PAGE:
California's housing crisis is a result of decades of policy. The state needs to build 3.5 million homes over the next eight years to meet anticipated population growth.

In a new report, McKinsey Global Institute details a few policies that could help California meet that goal, one being develop all the current vacant lots. According to its analysis, current vacant lots across the state could constitute another 225,000 units of housing. The New York Times put together two interactives that show all of the lots currently available in Los Angeles and San Francisco, where a majority of the state's vacant lots are located.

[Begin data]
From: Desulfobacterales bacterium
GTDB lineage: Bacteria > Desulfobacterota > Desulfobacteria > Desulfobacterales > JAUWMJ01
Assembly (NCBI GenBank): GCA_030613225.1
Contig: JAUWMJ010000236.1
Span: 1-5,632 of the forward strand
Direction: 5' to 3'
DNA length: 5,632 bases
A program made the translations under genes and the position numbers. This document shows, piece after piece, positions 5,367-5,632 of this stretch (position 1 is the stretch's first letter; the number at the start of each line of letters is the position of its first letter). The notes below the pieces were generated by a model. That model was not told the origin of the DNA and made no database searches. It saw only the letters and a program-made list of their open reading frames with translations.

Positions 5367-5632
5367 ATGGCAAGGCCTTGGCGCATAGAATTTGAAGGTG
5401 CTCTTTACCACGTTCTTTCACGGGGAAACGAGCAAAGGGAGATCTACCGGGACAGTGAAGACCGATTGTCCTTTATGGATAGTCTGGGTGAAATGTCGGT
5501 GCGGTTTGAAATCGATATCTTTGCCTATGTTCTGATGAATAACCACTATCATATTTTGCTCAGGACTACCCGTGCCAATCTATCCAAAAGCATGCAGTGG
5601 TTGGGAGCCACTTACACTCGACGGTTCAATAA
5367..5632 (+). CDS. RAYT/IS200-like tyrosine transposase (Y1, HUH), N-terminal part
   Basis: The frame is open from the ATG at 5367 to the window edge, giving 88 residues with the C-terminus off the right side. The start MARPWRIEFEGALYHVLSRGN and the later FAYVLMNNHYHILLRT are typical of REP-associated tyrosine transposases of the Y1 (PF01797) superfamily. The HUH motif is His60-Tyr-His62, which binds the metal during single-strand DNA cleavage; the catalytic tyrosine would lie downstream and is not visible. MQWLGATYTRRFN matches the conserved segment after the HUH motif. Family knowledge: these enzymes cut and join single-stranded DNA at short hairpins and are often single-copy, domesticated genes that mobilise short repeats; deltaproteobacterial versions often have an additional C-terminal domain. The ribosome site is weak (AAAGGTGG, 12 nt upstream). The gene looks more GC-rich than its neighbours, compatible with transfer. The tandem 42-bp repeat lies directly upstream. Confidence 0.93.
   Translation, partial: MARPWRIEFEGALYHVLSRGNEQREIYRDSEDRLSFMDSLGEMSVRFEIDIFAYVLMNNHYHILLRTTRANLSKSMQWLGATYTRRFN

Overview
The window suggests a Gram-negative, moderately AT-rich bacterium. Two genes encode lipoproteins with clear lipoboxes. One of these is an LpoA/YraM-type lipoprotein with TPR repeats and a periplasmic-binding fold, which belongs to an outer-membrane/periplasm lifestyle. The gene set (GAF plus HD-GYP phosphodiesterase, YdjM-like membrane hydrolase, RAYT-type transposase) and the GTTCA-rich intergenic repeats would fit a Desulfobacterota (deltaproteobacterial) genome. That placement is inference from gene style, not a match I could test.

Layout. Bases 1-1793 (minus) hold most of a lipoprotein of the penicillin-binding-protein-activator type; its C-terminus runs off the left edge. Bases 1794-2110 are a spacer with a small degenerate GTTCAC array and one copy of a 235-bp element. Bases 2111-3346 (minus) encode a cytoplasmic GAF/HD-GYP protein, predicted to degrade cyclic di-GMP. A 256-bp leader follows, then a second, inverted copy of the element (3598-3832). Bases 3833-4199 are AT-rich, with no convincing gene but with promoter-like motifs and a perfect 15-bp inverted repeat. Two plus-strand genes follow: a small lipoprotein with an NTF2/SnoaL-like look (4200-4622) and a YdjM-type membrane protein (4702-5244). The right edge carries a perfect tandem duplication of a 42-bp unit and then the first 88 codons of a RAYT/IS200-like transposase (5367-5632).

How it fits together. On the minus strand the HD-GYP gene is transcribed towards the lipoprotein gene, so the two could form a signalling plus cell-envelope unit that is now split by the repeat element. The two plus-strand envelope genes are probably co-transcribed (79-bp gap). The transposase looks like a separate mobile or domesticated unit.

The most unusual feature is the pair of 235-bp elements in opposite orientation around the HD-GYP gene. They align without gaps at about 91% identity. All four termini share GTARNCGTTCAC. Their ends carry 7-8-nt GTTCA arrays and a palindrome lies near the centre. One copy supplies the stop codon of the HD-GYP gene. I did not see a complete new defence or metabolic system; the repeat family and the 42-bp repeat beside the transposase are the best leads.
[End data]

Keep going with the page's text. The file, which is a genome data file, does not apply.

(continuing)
Just because vacant lots exist, that does not mean the owners want to use them or a particular city would allow new construction. Some are small and oddly shaped. Others have open fields or school playgrounds, which many local residents want to preserve.

Nevertheless, planners say vacant lots are a good, fairly conservative way to gauge a city’s development potential. Even in a place as crowded as urban California, there is still room to grow.

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